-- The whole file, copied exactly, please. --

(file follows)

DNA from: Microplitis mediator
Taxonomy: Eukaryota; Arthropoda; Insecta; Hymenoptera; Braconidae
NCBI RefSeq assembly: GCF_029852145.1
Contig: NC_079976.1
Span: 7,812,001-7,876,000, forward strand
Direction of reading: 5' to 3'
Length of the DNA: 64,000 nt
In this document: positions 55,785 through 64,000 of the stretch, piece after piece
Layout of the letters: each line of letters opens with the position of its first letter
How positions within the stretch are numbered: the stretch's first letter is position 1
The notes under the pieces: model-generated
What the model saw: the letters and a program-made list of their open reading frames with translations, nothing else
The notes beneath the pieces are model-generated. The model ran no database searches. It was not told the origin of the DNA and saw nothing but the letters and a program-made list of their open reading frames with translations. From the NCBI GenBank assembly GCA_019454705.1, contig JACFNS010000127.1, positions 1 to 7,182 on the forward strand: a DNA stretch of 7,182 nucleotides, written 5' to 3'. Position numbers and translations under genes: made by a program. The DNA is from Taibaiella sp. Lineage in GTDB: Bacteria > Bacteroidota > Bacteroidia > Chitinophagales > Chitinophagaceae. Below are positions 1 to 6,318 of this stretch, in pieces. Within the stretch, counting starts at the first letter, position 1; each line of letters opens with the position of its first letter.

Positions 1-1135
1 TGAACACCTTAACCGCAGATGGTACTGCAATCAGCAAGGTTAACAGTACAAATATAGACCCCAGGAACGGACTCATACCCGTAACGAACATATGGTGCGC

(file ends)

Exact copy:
DNA from: Microplitis mediator
Taxonomy: Eukaryota; Arthropoda; Insecta; Hymenoptera; Braconidae
NCBI RefSeq assembly: GCF_029852145.1
Contig: NC_079976.1
Span: 7,812,001-7,876,000, forward strand
Direction of reading: 5' to 3'
Length of the DNA: 64,000 nt
In this document: positions 55,785 through 64,000 of the stretch, piece after piece
Layout of the letters: each line of letters opens with the position of its first letter
How positions within the stretch are numbered: the stretch's first letter is position 1
The notes under the pieces: model-generated
What the model saw: the letters and a program-made list of their open reading frames with translations, nothing else
The notes beneath the pieces are model-generated. The model ran no database searches. It was not told the origin of the DNA and saw nothing but the letters and a program-made list of their open reading frames with translations. From the NCBI GenBank assembly GCA_019454705.1, contig JACFNS010000127.1, positions 1 to 7,182 on the forward strand: a DNA stretch of 7,182 nucleotides, written 5' to 3'. Position numbers and translations under genes: made by a program. The DNA is from Taibaiella sp. Lineage in GTDB: Bacteria > Bacteroidota > Bacteroidia > Chitinophagales > Chitinophagaceae. Below are positions 1 to 6,318 of this stretch, in pieces. Within the stretch, counting starts at the first letter, position 1; each line of letters opens with the position of its first letter.

Positions 1-1135
1 TGAACACCTTAACCGCAGATGGTACTGCAATCAGCAAGGTTAACAGTACAAATATAGACCCCAGGAACGGACTCATACCCGTAACGAACATATGGTGCGC